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  2. Hi Andrea, and Happy New Year.
    Growing up in the 70s, and with a mother who worked for the theatre, I got an early introduction that masculinity and femininity were not always exclusively aligned with with being male or female (although being seen as feminine in a man was often referred to as camp, which was a more a derogatory term than it is now.) But I also learned there were such things as professional female impersonators such as Coccinelle who went far beyond drag and Danny la Rue in terms of mimicry and realism, and you can imagine the effect of that on a already confused teenager.
    Age, as well as the pandemic, has taught me that you need to live the best life you can now and not constantly put it off until a 'later or better time' that may never come.

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  3. Merry Christmas and Happy New Year, Susie!

    On separation of the psyche, your writing (and, thus, I guess Vollman's too) reminds me of something I recall Calvin exploring a few years ago (keeper of Caitlyn's Masks blog) and that may be of interest to you (alas, I cannot recall exactly when). I don't necessarily think that thinking of yourself in separate parts is a bad thing soi much as it is a self-defence mechanism - that line about you not thiking about 'him' when Susie is revealing, you feel less need for that defence.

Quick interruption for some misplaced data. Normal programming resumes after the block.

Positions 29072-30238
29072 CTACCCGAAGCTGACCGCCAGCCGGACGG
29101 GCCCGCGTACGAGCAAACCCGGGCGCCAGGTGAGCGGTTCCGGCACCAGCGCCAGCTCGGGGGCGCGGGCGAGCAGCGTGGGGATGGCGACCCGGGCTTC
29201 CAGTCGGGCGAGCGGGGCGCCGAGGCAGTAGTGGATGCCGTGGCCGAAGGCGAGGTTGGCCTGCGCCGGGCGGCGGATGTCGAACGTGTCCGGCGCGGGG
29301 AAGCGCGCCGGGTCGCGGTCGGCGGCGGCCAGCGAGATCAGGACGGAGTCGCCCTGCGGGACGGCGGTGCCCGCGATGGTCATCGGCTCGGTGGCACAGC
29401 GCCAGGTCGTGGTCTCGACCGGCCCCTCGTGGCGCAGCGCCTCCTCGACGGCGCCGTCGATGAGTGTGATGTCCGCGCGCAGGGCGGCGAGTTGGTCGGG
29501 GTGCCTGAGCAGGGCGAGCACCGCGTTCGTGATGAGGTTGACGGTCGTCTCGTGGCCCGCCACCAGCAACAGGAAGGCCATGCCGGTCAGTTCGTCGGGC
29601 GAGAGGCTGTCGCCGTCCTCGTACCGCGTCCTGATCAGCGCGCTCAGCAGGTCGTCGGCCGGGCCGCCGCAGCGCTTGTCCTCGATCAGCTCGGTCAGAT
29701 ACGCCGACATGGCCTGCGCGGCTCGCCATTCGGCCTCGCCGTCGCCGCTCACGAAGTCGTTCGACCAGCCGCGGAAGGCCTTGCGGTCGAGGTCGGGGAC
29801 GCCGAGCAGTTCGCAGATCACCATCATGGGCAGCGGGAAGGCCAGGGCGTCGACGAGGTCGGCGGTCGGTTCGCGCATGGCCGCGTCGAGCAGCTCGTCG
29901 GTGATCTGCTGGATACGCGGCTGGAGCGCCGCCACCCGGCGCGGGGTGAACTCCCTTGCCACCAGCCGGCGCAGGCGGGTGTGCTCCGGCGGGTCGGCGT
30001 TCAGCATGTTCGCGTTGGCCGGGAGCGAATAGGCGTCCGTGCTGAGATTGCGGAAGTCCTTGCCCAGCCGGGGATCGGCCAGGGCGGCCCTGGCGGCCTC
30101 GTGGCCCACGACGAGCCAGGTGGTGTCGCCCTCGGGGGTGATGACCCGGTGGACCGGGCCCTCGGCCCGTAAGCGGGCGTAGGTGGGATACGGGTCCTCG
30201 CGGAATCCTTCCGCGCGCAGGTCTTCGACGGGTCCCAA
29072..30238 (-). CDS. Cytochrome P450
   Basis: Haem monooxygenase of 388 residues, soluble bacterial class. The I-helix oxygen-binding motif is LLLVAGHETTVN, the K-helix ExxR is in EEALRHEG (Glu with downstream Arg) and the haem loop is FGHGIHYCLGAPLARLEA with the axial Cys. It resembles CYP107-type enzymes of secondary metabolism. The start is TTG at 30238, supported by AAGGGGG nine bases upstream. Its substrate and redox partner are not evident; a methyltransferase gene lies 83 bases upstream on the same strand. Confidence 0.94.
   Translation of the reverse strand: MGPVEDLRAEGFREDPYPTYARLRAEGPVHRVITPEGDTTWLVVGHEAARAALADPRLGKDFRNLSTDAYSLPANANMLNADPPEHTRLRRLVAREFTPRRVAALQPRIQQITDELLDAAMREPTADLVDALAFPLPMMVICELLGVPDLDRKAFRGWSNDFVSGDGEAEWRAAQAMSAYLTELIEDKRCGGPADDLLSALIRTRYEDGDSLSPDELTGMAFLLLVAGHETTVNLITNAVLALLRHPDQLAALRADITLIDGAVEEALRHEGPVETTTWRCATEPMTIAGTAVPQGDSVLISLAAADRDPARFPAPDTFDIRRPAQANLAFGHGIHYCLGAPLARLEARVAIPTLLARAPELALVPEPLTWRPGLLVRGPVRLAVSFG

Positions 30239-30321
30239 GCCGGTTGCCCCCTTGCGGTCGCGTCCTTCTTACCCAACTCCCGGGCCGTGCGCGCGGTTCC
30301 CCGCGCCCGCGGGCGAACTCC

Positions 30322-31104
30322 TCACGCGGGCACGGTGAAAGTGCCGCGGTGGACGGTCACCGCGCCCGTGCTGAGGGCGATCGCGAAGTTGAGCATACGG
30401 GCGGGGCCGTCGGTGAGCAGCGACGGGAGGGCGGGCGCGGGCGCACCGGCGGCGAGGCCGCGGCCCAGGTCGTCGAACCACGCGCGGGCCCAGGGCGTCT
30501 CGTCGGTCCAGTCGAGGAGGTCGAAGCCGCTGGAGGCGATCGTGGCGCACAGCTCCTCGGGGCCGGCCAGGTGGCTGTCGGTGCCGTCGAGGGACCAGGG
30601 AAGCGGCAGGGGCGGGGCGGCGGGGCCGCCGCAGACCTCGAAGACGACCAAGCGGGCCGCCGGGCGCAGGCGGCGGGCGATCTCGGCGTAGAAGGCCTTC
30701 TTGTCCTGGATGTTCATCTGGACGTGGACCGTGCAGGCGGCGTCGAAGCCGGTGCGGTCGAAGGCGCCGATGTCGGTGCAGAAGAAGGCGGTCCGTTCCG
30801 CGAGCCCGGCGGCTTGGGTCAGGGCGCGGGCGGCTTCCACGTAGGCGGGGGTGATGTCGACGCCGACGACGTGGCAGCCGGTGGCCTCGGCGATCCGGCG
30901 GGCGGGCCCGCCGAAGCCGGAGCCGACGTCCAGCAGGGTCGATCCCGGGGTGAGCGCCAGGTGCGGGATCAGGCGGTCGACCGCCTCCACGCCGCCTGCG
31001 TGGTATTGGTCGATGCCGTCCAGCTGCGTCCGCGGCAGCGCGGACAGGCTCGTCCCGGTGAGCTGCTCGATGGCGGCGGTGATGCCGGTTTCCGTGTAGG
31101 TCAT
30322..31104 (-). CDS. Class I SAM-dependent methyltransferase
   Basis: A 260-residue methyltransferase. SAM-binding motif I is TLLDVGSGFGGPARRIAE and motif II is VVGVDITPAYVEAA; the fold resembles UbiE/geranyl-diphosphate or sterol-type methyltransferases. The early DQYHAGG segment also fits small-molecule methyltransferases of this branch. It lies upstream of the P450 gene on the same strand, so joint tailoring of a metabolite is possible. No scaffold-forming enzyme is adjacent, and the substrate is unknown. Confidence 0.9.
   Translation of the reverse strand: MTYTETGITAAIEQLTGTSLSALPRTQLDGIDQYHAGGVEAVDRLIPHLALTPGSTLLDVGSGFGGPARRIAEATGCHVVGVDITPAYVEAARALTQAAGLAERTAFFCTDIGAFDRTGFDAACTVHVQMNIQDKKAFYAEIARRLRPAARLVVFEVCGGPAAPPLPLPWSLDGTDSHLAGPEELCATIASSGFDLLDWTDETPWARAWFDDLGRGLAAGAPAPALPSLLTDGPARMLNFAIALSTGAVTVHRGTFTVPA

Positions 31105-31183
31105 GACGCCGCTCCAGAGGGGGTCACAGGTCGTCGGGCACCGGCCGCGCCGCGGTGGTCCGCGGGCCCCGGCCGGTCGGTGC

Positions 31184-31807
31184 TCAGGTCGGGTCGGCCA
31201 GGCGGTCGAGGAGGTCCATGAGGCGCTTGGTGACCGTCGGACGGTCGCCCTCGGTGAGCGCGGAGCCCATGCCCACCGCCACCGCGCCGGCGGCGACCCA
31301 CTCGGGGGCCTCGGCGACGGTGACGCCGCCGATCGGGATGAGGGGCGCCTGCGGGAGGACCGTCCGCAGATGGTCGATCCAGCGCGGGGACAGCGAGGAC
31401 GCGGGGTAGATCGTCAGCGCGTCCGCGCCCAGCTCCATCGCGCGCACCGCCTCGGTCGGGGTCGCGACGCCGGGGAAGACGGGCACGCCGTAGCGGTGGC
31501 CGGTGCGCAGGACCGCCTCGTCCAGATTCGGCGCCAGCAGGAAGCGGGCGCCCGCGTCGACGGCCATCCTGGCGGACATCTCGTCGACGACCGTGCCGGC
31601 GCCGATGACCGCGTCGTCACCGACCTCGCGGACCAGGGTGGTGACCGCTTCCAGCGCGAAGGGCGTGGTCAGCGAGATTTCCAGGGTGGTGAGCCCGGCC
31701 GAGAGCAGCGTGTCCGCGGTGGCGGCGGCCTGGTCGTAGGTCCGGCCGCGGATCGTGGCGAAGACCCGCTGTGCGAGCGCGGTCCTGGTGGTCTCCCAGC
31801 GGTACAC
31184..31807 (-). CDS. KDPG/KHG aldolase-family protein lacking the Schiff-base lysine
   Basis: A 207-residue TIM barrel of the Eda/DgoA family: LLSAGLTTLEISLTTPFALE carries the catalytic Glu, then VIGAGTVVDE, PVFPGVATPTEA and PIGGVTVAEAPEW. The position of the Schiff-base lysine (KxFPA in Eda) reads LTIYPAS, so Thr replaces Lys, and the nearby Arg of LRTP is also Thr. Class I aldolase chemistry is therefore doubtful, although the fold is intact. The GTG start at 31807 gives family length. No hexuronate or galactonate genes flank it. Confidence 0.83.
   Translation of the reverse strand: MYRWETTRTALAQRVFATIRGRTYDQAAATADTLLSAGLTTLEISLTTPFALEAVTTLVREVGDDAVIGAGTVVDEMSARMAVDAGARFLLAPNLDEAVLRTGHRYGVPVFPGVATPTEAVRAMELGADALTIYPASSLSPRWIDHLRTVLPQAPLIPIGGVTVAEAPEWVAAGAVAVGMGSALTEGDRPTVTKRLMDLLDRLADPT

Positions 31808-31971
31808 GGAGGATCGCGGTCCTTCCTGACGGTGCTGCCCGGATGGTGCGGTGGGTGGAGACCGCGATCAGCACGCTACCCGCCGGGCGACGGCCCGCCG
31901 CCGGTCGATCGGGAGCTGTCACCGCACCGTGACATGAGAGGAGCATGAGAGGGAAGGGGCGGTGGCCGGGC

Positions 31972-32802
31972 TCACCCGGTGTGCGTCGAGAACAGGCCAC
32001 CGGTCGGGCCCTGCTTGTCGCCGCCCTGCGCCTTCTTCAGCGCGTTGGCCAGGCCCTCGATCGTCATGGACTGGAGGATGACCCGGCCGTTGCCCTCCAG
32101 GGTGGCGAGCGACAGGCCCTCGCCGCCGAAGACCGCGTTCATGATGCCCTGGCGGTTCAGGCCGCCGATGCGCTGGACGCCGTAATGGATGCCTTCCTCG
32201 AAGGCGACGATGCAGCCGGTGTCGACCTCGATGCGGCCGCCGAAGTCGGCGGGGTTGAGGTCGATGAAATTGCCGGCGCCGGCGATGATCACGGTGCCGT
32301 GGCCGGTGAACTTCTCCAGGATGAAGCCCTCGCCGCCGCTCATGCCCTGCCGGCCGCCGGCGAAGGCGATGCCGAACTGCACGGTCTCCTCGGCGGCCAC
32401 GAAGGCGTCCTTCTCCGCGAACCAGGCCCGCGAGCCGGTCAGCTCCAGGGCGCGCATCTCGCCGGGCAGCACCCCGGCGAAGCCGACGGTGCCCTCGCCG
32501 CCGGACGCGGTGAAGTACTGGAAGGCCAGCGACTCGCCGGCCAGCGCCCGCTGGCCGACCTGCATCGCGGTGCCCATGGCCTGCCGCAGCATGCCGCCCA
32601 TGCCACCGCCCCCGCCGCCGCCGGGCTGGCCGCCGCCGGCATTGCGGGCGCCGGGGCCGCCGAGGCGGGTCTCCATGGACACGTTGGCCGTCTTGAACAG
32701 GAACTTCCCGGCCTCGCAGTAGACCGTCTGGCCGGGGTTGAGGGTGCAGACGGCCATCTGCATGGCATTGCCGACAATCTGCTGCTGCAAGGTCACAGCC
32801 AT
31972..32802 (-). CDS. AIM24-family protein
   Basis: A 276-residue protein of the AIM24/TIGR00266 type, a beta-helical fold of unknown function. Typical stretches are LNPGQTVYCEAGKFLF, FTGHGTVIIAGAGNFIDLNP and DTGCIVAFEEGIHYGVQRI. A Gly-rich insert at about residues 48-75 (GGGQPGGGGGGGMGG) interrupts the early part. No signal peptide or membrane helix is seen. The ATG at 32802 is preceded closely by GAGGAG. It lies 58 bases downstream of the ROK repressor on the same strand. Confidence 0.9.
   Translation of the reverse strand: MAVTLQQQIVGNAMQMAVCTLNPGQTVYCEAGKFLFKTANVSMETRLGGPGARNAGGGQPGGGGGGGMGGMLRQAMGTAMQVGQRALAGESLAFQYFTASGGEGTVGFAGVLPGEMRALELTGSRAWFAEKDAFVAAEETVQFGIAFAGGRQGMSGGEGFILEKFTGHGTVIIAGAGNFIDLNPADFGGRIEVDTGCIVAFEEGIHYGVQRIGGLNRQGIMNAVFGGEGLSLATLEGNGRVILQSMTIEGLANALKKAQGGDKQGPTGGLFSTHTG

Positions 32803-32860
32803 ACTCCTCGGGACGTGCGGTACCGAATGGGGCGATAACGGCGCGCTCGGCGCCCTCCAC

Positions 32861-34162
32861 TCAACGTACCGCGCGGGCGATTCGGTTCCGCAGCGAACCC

Also, and you may already have read this, I can recommend "A portrait of the Artist as a Young Girl" - the auto(?)biography of Grayson Perry. Though he does point out that, for him, cross-dressing (and he identifies himself as a cross-dresser, not trans) is about the humiliation at times - hence the more garish representations that he totally creates with that in mind - as well as having a more formal and 'acceptable' side when dressed as Claire. And he separates his roles as well, hence the recommendation, sorry, I get distracted by myself! I found that account a powerful one and remarkably open too. It would be interesting to see how he compares to Dolores, actually.